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Published 24 November 2022
© Crown copyright 2022
This publication is licensed under the terms of the Open Government Licence v3.0 except where otherwise stated. To view this licence, visit nationalarchives.gov.uk/doc/open-government-licence/version/3 or write to the Information Policy Team, The National Archives, Kew, London TW9 4DU, or email: [email protected].
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This publication is available at https://www.gov.uk/government/statistics/further-education-and-skills-inspections-and-outcomes-as-at-31-august-2022/methodology-further-education-and-skills-inspections-and-outcomes-as-at-31-august-2022
This document contains methodology and quality information relevant to Ofsted’s 6-monthly release of data on further education and skills inspections and outcomes.
You should read this document in conjunction with the background notes in the statistical first release and accompanying tables. Those notes contain helpful information that is not included here.
This statistical first release contains data sourced from Ofsted inspections of all further education and skills providers in England wholly or partly funded by:
This statistical first release reports on:
In-year inspection outcomes for inspections carried out between 1 September and 31 August of the latest reporting year (where inspection reports are published as at 7 October).
All the events that took place during the year are included, regardless of whether the provider has since closed, stopped delivering or lost funding. Each event has its own record in the underlying data.
The in-year tables and charts count the number of inspections that took place. A provider could be counted more than once, depending on the number of times that it was inspected within the year.
We publish in-year statistics each year, with mid-year statistics also published part-way through the year. This information is also published in the management information – further education and skills. We publish management information monthly from November until September. These are smaller releases, which do not include a written commentary.
The most recent full inspection outcomes for all providers publicly funded and/or delivering education, training or apprenticeships recorded on Ofsted’s systems at a certain point in time.
All providers publicly funded and/or delivering education, training or apprenticeships recorded on Ofsted’s systems on the day the snapshot is taken will appear in the underlying data. Each provider has one record in the underlying data. If the provider has been inspected, the underlying data will include its latest NPMV, short inspection and/or full inspection outcomes. These are included regardless of when the inspection took place.
The most recent statistics, displayed in the tables and charts, count the number of providers that have been inspected. Providers that have not yet been inspected are excluded from the measure.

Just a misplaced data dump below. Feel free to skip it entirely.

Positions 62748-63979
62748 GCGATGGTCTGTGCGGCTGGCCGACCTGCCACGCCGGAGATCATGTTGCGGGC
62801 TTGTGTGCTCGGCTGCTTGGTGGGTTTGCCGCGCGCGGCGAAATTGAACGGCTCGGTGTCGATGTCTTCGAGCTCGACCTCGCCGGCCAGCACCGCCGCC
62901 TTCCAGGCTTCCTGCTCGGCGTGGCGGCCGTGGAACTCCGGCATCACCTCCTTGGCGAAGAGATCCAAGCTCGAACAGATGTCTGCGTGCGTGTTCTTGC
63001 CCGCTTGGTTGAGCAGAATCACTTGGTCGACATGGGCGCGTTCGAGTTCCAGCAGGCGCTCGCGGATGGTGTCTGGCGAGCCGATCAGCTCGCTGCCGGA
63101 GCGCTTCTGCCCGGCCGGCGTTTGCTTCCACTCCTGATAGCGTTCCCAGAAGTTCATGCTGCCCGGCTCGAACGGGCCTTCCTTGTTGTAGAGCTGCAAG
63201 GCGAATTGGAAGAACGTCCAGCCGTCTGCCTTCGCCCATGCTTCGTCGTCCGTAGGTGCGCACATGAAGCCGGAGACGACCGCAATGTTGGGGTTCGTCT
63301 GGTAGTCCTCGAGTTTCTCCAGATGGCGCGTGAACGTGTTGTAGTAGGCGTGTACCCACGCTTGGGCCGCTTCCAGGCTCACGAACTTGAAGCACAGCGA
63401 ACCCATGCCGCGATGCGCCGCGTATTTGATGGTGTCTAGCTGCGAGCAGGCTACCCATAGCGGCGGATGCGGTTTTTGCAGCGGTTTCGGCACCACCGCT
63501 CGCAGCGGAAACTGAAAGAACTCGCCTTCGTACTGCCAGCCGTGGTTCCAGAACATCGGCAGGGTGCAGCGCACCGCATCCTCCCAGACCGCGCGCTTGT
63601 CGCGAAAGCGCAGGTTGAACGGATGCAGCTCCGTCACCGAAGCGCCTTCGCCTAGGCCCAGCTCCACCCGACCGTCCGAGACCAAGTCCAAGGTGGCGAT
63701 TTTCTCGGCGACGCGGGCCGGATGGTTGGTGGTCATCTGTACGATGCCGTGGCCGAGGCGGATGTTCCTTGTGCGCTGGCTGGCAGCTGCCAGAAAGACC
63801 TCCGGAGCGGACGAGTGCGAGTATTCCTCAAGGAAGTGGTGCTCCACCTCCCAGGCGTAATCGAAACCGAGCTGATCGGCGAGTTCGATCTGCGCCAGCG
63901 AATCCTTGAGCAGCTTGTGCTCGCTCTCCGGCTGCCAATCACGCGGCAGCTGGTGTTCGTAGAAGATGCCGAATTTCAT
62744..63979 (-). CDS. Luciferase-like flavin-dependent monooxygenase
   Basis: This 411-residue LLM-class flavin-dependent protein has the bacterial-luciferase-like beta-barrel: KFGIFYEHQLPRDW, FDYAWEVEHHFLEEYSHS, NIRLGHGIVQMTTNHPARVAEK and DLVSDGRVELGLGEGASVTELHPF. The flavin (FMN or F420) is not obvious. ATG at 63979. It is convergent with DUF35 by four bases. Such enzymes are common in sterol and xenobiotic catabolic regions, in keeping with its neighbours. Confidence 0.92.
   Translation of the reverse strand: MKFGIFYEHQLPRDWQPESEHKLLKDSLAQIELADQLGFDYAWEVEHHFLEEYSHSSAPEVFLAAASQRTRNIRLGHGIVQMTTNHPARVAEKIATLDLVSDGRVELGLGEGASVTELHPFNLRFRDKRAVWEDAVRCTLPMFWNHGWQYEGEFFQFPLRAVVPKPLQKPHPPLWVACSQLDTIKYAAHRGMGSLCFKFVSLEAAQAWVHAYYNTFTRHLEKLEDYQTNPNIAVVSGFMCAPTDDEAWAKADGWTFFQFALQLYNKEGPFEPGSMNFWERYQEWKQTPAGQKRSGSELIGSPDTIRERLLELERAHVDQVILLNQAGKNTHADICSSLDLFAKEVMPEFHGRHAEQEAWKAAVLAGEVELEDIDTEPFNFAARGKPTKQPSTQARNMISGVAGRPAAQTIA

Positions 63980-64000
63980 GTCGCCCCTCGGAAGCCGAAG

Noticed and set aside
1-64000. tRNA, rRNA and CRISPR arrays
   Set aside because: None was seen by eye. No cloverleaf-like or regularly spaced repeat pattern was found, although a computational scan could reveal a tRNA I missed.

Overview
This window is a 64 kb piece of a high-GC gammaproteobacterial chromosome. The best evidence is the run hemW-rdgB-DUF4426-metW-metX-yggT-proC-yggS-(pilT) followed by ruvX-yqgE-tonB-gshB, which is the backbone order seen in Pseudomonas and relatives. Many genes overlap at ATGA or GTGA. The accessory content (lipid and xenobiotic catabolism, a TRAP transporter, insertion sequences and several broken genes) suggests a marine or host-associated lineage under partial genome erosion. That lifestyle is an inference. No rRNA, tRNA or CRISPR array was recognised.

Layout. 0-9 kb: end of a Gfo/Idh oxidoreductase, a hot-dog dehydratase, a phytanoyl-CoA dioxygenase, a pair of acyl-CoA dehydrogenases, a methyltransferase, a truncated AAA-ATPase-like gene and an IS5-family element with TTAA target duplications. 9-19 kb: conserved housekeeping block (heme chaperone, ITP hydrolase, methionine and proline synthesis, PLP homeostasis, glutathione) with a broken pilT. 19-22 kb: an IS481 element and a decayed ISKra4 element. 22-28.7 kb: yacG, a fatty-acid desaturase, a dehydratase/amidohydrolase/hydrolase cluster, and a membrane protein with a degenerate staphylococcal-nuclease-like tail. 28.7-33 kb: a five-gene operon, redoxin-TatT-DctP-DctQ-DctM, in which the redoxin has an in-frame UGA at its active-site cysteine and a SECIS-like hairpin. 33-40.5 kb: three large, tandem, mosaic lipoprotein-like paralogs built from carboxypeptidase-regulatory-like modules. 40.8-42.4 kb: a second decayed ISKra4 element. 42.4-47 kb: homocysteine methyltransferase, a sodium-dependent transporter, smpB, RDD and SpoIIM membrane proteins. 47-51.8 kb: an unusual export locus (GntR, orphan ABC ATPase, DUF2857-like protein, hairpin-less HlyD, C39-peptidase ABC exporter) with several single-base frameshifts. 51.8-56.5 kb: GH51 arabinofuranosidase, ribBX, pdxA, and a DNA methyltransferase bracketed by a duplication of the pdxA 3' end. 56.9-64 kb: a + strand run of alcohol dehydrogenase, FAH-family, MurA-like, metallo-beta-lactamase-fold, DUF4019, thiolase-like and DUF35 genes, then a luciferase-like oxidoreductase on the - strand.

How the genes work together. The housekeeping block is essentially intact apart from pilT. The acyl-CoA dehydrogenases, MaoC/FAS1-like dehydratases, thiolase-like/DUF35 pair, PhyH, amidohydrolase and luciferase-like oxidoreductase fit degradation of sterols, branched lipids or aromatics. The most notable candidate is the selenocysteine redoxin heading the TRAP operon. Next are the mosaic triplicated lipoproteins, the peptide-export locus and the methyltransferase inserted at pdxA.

We publish statistics about the most recent inspection outcomes for all providers that are publicly funded and delivering education, training or apprenticeships as at 31 August each year. We also publish mid-year statistics part way through the year. This information is also published in the management information – further education and skills. We publish management information monthly from November until September. These are smaller releases, which do not ordinarily include a written commentary.
We extract the data on inspection outcomes from Ofsted’s administrative systems. Included in the table below is the full list of provider types covered by further education and skills inspections, which are therefore included in the release. We have separated provider types and groups to make the underlying data easier for users to aggregate.
These groupings are also included in some of the tables and charts in the statistical first release.
We have not inspected national careers service contractors since the education inspection framework (EIF) was introduced, but these are still shown in the data where historical inspections are relevant.
A new statistic on the quality of apprenticeship provision was published in the official statistics for the first time in November 2021.
The statistic will be published once a year, in the November/December release of these official statistics. It is not included in the June release.
The most recent type of inspection activity for all providers shown on our systems as publicly funded for and delivering apprenticeships.
If a provider is on our systems as publicly funded for and delivering apprenticeships as at 31 August, they will be included in the total number of providers delivering apprenticeship provision. We then place each provider into one of 3 categories:
A judgement on the quality of apprenticeship provision was first introduced on full inspections from 1 September 2012. Providers that we last inspected before that date or that did not have an apprenticeship judgement made at the time of their inspection will be categorised as awaiting an inspection grade for apprenticeship provision.
The most recent quality of apprenticeship statistic for all providers shown on our systems as publicly funded for and/or delivering apprenticeships.
The statistic includes providers that have had a judgment made on their apprenticeship provision at an NPMV or full inspection.
For NPMVs, we only include the judgements related to the apprenticeship provision in our reporting. If a provider delivers both apprenticeships and adult education, we only include the 2 apprenticeship judgements and safeguarding judgement in the calculation and we exclude the judgement for the adult provision. If a provider has had a follow-up safeguarding NPMV, then we use this judgement in the calculation.
For full inspections, we take the grade that was awarded for the provider’s apprenticeship provision at the time of inspection.
We then display the percentage of providers that meet this criteria: